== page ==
Cylinder seals are artifacts that appeared around 3400–2900 BC in ancient Mesopotamia.
A cylinder seal is a small stone cylinder engraved in intaglio on its surface in order to leave impressions when rolled on wet clay.
Cylinder seals were used to mark personal property and to make documents legally binding: in fact, their use was reserved for the authorities.
These artifacts were used as seals for large or small containers, such as Medieval sealing wax.
Cylinder seals also had a religious function, having the purpose to invoke divine protection.
The earliest examples used geometric, magical, or animal patterns, while later seals incorporated the owner’s name.
Sometimes, the elements were arranged in symmetrical or decorative patterns, but an action was often represented.
Scenes also depicted magical or religious events reserved for small groups of people, such as ministers or officials.
Materials used for the cylinders were clay and various precious and semiprecious stones, including lapis lazuli.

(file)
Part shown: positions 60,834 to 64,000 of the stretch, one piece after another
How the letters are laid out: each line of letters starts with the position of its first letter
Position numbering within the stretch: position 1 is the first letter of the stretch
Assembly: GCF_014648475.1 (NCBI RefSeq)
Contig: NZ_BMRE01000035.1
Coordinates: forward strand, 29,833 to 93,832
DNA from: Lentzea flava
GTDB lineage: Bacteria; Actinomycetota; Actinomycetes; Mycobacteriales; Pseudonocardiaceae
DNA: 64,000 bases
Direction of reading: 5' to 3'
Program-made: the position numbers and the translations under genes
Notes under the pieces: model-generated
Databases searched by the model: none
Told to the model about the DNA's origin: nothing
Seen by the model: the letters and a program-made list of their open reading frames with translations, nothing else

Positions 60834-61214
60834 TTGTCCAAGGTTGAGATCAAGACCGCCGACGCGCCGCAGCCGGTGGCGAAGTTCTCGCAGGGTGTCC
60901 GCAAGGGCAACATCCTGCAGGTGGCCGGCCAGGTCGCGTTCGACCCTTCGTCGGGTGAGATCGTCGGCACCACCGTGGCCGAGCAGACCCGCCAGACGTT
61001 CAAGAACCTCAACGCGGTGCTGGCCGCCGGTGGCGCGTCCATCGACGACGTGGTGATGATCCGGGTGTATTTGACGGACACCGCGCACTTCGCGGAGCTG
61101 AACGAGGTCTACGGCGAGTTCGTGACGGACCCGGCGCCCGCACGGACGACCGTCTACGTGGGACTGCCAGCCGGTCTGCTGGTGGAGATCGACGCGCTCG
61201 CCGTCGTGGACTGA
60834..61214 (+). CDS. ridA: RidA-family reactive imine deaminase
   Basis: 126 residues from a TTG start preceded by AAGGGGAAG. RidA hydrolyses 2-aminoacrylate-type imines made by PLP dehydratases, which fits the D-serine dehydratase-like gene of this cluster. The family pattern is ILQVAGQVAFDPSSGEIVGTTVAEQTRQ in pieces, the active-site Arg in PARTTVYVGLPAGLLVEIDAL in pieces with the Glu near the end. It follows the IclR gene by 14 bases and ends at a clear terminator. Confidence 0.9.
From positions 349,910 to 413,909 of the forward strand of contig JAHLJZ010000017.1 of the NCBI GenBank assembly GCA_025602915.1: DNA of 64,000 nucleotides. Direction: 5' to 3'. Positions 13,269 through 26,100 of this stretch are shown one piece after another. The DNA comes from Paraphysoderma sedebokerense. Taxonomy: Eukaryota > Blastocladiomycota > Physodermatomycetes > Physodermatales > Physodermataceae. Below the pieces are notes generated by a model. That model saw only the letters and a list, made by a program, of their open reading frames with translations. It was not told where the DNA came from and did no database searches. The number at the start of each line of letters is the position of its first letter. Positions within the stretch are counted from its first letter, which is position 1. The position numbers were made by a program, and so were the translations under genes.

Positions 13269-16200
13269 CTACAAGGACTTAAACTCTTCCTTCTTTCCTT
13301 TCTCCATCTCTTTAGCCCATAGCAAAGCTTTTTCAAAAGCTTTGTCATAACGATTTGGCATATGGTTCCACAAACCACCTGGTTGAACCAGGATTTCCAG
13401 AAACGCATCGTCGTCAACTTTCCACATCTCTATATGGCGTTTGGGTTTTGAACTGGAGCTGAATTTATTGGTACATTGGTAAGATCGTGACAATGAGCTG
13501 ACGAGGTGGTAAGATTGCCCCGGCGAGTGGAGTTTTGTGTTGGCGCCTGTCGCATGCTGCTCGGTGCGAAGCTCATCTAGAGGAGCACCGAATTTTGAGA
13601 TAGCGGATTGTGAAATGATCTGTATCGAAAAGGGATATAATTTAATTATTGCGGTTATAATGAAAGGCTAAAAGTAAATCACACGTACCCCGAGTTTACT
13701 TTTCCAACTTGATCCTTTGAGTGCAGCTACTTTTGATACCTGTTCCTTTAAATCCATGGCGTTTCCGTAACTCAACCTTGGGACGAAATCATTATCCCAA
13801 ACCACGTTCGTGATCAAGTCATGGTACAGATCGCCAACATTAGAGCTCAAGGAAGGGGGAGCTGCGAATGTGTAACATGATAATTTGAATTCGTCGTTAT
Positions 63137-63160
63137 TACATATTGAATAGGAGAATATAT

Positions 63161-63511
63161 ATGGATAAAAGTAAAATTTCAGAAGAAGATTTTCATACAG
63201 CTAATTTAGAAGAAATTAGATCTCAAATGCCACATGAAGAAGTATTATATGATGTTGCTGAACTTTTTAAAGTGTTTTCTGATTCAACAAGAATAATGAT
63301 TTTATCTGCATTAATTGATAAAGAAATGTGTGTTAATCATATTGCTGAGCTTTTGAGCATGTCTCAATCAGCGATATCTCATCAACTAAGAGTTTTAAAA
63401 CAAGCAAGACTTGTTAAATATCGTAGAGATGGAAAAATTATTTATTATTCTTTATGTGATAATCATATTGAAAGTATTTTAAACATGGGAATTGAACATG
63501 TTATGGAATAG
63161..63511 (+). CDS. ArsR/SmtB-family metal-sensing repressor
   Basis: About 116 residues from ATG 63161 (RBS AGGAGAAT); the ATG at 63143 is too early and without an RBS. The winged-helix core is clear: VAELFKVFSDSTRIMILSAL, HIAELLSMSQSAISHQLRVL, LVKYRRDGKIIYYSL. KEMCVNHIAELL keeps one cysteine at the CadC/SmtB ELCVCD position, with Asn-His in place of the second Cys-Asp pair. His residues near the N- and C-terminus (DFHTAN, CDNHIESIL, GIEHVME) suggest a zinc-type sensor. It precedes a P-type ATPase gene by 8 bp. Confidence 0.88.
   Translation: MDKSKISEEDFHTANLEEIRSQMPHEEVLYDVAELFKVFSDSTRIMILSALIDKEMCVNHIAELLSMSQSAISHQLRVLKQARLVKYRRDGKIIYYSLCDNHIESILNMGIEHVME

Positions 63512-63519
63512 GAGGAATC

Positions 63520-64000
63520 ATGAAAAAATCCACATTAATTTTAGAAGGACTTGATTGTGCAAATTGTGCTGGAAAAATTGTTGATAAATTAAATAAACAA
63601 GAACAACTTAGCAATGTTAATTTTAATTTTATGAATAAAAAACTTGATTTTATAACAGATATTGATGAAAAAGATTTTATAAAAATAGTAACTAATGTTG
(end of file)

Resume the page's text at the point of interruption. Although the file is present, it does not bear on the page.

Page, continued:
Lapis lazuli was a highly valued stone in ancient Mesopotamia, credited with symbolic and magic qualities.
Cylinder seals are very important in the history of mankind because they opened the way for the birth of cuneiform writing, which appeared for the first time in Mesopotamia.
Cuneiform writing improved on forms of writing based on figurative depiction of reality, meaning that symbols became the basis of written communication.
Dan Brown probably mentioned the cylinder seal in Inferno as a direct reference to the origins of cuneiform writing.
In the novel, a cylinder seal bore a particularly gruesome image of a three-headed Satan along with a single word: saligia.
Picture by Wikimedia